Hopkins testified at a Feb. 24 court hearing for Crumbley's parents, saying that hours before the shooting a "sad" Ethan had confided that his family dog had died, he'd lost a grandparent, his friend moved away and the COVID-19 pandemic had been "tough for him."

Hopkins testified he called Ethan down to the office to talk about the distressing drawing. The counselor said Ethan first said he was drawing a video game, but Hopkins pressed him over a phrase also scribbled on the paper: "My life is useless."

"I wanted to ask 'what does that mean? This does not sound like a video game,'" he said. "His demeanor then changed. He became sad. He started to pause more in his speech."

Hopkins testified that he called the parents to the school on Nov. 30. When they arrived, they "weren't friendly or showing care," he said.

Before the parents arrived, Hopkins said he tried to engage Ethan, inquiring about his plans after high school. Ethan told him: “I know this looks bad, but I’m not going to do anything," Hopkins testified.

The school counselor stressed to the court that he'd "determined there was enough suicidal ideation that I called his home." But he did not believe the teen was "actively suicidal" nor did he believe Ethan was a threat.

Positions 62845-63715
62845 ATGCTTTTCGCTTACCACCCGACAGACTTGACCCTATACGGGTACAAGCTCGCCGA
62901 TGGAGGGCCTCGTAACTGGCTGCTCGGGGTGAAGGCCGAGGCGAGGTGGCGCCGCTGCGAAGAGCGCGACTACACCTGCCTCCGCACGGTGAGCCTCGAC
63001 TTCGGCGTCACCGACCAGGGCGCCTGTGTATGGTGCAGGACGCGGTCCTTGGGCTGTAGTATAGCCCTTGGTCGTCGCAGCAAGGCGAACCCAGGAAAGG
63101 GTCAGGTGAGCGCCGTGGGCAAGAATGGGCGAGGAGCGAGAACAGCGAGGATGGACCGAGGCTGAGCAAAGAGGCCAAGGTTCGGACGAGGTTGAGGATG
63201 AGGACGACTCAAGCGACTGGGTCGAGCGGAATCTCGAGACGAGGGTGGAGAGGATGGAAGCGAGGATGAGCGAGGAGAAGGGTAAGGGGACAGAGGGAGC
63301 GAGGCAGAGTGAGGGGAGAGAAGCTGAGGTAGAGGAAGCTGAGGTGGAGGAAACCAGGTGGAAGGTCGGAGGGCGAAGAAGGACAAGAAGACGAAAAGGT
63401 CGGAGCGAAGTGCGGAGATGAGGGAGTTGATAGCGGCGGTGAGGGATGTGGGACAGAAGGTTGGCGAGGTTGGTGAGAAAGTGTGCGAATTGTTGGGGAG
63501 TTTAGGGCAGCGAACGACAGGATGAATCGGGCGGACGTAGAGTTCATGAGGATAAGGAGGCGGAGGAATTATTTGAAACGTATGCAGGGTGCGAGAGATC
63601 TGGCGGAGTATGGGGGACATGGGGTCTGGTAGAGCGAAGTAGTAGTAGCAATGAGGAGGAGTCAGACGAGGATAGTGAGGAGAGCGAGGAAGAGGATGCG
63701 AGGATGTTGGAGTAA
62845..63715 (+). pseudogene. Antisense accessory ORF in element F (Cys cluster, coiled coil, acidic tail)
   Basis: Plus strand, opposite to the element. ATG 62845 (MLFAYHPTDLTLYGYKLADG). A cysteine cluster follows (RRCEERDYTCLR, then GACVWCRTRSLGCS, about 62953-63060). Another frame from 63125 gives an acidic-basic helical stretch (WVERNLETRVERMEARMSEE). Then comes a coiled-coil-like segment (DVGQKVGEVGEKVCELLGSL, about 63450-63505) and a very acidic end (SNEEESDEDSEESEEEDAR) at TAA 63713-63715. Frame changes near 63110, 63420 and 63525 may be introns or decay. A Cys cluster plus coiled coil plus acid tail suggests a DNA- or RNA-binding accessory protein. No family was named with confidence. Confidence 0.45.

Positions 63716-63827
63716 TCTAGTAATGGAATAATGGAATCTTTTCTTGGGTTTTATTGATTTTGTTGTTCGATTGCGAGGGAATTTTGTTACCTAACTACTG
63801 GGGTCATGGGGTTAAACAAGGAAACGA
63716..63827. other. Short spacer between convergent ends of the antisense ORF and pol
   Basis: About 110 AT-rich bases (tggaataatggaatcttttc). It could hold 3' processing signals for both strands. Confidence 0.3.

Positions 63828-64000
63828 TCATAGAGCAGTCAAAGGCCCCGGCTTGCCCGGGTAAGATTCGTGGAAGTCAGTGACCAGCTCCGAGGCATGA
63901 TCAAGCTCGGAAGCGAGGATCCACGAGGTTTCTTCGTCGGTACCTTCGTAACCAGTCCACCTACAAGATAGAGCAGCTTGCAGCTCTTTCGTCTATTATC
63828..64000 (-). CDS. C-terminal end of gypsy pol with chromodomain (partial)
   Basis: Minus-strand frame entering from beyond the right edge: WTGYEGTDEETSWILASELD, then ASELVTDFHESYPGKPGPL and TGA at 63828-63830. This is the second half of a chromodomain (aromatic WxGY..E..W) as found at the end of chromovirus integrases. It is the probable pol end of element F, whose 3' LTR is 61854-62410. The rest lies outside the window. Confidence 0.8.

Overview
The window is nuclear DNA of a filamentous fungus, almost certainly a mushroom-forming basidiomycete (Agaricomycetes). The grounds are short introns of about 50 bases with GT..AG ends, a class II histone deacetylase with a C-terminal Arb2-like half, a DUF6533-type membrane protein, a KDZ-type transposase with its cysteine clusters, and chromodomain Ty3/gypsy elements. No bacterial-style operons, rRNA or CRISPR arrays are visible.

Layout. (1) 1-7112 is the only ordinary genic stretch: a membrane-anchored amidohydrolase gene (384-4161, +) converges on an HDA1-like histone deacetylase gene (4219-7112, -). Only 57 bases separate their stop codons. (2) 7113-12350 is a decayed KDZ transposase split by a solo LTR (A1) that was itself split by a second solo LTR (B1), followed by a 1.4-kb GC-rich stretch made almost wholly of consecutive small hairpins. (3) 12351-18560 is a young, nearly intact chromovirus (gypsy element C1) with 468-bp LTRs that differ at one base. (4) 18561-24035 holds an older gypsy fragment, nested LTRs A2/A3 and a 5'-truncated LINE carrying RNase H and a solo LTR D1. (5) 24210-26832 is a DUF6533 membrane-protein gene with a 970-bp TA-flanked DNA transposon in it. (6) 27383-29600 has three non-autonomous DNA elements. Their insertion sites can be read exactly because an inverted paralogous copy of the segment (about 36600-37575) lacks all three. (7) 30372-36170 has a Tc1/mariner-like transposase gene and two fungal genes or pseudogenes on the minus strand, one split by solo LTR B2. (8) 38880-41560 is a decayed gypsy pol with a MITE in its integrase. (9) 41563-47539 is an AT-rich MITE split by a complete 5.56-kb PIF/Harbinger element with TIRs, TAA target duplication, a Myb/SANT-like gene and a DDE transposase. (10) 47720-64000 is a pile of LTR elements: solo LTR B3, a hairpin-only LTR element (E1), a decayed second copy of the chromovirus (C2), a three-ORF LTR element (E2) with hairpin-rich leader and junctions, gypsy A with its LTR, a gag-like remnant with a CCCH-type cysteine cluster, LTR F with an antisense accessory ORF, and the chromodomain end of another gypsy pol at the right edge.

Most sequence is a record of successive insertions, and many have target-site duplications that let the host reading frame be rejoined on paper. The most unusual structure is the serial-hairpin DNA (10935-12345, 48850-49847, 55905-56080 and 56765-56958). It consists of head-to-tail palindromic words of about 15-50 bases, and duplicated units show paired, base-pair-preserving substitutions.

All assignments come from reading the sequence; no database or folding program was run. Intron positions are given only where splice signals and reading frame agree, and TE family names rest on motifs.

Hopkins noted Ethan was one of 400 students in his caseload, spanning three grades.

Staff Writer Mike Martindale contributed.


July 16, 2022 at 7:18 PM

By: Susan Ohanian

Detroit staffers put on leave

This is a very difficult situation, surely one every teacher worries about. In hindsight, one can ask why, if staff worried about the student being suicidal, they didn't search his backpack, but I think 99% of the responsibility rests with parents who

1) bought him a gun

2) refused to take him home.

July 19, 2022 at 3:46 PM

By: Susan Ohanian

E. D. Hirsch & a universal curriculum

Here's a link that will get you into execrable piece praising E.D. Hirsch's new book:

The piece provoked me to read the ugly book. In it he sas, starting in kindergarten, public schools MUST have universal curriculum--AND he has the list of required curriculum should be constructed by state governors & legislators.

July 22, 2022 at 7:33 PM

By: Susan Ohanian

Washington Post Publishes my Letter

Check out this gift article, at no cost to you: